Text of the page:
Link between Serum Pepsinogen Concentrations and Upper Gastrointestinal Endoscopic Findings
Diagnostic criteria used for discriminating endoscopic findings of H. pylori-related gastritis on the background gastric mucosa. (A) CAG. Transparent vessels are visible from the lesser curvature side to the anterior wall of the antrum extending up to the low-body with a demarcation line, so-called atrophic border. (B) NG on the antrum. Multiple and tiny, colorless nodules are scattered. The shape and size of the nodules are regular. (C) NG on the body. The nodules may extend up to the body, since they are submucosal protrusions that consist of lymphoid follicles. (D) MG with whitish color change. Large-sized, whitish elevations are noticed on the antrum. The shape and size of the discolored lesions are irregular. (E) MG with hyperemic color changes. Multiple, hyperemic depressions are augmented by irregular, whitish surrounding mucosa which indicates intestinal metaplasia. (F) MG on the body. Intestinal metaplasia has variable appearances from irregular, whitish elevations to geographic, hyperemic depressions.CAG = chronic atrophic gastritis, MG = metaplastic gastritis, NG = nodular gastritis.
© Copyright Policy - open-access
Related In: Results  -  Collection

License
Show All Figures
getmorefigures.php?uid=PMC5383612&req=5

Figure 1: Diagnostic criteria used for discriminating endoscopic findings of H. pylori-related gastritis on the background gastric mucosa. (A) CAG. Transparent vessels are visible from the lesser curvature side to the anterior wall of the antrum extending up to the low-body with a demarcation line, so-called atrophic border. (B) NG on the antrum. Multiple and tiny, colorless nodules are scattered. The shape and size of the nodules are regular. (C) NG on the body. The nodules may extend up to the body, since they are submucosal protrusions that consist of lymphoid follicles. (D) MG with whitish color change. Large-sized, whitish elevations are noticed on the antrum. The shape and size of the discolored lesions are irregular. (E) MG with hyperemic color changes. Multiple, hyperemic depressions are augmented by irregular, whitish surrounding mucosa which indicates intestinal metaplasia. (F) MG on the body. Intestinal metaplasia has variable appearances from irregular, whitish elevations to geographic, hyperemic depressions.CAG = chronic atrophic gastritis, MG = metaplastic gastritis, NG = nodular gastritis.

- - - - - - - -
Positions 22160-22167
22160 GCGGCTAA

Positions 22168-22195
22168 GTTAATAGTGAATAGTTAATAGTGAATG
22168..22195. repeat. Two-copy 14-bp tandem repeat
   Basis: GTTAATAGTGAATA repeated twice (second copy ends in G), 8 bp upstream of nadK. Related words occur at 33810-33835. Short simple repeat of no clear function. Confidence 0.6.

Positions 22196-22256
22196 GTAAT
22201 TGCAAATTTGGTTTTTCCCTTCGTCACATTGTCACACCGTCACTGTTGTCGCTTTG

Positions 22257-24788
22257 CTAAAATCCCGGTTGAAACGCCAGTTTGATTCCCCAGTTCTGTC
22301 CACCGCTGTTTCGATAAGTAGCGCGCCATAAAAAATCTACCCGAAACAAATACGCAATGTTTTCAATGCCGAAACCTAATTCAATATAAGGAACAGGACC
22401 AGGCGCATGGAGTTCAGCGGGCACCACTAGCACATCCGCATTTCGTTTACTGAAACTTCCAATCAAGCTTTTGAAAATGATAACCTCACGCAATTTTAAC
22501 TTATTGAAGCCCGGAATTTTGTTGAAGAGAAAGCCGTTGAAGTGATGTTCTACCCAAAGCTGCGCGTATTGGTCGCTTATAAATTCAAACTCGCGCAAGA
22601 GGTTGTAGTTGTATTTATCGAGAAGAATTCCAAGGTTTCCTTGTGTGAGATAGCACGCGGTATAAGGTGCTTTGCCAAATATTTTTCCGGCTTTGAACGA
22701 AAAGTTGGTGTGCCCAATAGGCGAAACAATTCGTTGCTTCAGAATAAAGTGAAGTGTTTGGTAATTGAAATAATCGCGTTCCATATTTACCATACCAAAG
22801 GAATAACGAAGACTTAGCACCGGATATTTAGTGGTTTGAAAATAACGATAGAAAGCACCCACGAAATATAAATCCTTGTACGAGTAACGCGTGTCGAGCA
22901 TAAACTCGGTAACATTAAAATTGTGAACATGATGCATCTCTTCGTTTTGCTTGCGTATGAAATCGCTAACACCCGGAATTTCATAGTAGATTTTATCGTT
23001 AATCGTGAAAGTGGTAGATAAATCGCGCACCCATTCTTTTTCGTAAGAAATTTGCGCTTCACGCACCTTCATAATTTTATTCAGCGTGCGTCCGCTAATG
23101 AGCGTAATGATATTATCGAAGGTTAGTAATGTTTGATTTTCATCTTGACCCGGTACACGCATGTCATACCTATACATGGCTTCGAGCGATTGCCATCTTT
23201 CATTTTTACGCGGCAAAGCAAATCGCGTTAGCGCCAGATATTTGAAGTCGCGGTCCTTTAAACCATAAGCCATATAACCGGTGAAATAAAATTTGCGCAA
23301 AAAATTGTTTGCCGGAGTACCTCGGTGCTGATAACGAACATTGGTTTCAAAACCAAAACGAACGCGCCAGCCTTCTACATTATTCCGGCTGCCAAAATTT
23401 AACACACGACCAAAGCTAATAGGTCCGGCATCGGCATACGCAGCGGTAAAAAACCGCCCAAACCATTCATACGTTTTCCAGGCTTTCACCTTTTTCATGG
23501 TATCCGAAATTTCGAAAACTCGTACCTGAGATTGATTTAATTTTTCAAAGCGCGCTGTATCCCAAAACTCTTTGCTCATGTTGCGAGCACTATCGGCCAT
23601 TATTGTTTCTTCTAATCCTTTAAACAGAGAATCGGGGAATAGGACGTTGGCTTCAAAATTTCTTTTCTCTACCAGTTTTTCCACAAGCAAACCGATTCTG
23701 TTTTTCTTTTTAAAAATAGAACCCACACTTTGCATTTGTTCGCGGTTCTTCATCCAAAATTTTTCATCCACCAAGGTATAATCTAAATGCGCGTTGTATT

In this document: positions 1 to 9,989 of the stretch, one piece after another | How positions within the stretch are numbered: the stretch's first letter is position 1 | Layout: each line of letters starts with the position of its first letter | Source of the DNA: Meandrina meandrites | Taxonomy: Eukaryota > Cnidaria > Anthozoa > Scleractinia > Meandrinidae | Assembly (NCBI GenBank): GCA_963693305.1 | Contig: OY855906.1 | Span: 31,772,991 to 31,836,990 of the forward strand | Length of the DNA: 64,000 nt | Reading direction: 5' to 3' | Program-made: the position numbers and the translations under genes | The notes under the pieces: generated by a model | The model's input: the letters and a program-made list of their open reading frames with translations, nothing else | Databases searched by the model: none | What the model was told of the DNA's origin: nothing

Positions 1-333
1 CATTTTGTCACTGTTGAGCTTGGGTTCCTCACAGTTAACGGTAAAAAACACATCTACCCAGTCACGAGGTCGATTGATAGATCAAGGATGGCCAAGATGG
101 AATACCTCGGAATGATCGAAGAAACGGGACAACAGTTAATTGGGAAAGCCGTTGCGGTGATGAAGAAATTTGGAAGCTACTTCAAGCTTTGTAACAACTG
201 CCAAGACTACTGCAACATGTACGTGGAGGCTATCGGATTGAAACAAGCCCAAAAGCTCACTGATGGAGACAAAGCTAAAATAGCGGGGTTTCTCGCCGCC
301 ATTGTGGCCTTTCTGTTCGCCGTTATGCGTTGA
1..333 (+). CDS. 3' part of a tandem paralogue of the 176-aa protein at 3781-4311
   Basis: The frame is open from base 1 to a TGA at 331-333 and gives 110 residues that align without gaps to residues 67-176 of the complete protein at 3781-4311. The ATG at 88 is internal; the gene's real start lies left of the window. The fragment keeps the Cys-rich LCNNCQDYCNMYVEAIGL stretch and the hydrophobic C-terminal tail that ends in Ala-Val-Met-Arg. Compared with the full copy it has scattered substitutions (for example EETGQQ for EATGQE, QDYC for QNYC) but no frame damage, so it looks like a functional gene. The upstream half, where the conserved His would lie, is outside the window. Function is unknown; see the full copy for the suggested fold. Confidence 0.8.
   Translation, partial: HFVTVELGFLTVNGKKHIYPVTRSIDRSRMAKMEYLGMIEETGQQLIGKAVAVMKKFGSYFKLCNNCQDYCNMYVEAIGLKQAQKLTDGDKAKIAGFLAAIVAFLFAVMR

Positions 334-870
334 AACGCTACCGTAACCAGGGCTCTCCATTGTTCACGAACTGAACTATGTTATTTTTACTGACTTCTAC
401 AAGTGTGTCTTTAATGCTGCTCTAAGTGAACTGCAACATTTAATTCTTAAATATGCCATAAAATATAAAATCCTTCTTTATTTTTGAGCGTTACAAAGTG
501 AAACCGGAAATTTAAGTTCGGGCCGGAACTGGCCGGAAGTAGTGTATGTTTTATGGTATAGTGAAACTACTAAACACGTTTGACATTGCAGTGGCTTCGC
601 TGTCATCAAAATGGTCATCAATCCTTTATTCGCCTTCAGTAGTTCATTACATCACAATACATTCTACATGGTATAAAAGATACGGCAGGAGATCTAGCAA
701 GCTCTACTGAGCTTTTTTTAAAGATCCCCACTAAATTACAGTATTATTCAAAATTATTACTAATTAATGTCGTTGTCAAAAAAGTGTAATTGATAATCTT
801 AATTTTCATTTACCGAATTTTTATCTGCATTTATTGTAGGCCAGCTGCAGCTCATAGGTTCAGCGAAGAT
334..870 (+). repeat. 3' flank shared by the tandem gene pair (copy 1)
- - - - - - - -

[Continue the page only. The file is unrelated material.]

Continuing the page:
Mentions: UGI endoscopy was performed at our center by one of the board-certified attending gastroenterologists using either a GIF-H260 (Olympus, Tokyo, Japan) or an EG-2990i (Pentax, Tokyo, Japan) endoscope. Endoscopic findings were initially described based on the criteria of the Sydney classification, and additional findings were recorded. With regard to the background gastric mucosa, the presence of H. pylori-related endoscopic findings was recorded (Fig. 1). NG was defined as chicken-skin like mucosal changes on the antrum. CAG was diagnosed when there was permeability of blood vessels with an atrophic border. MG was defined as whitish patches with or without depressed hyperemic lesions. GU and DU were diagnosed as a deep mucosal defect suspicious for submucosal invasion. An old ulcer scar due to a past history was not included as GU or DU subject in this study. A diagnosis of EE was made only when there was an erosion (hyperemic streak) on the low esophagus.

View Article: PubMed Central - PubMed

ABSTRACT

The serum pepsinogen (PG) assay findings are correlated with the status of Helicobacter pylori infection, but there are controversies on the link with upper gastrointestinal (UGI) endoscopic findings. The aim of this study was to determine the significance of a serum PG assay for correlating with endoscopic findings in H. pylori-seroprevalent adult population. Korean adults who visited for a health check-up were included consecutively. Subjects after gastrectomy or H. pylori eradication were excluded. After completing the serum PG assay and anti-H. pylori immunoglobulin G (IgG) titer on the same day of UGI endoscopy, subjects with equivocal serology test finding or gastric neoplasm were excluded. Of the 4,830 included subjects, 3,116 (64.5%) were seropositive for H. pylori. Seropositive finding was related to high serum PG I (P < 0.001) and PG II (P < 0.001) concentrations, low PG I/II ratio (P < 0.001), old age (P < 0.001), and male gender (P = 0.006). After adjusting age and gender, the serum PG I and II concentrations were positively correlated with the presence of nodular gastritis (NG) (all P = 0.003). The serum PG I was positively correlated with gastric ulcer (P = 0.003), and it was correlated with duodenal ulcer in seropositive subjects (P = 0.008). The PG I/II ratio was positively correlated with erosive esophagitis, while it was inversely related to chronic atrophic gastritis and metaplastic gastritis (all P < 0.001). Our findings suggest that the serum PG assay finding correlates well with the UGI endoscopic finding. A higher serum PG concentration in subjects with NG and peptic ulcer disease suggests that endoscopic findings reflect gastric secreting ability.

No MeSH data available.


Related in: MedlinePlus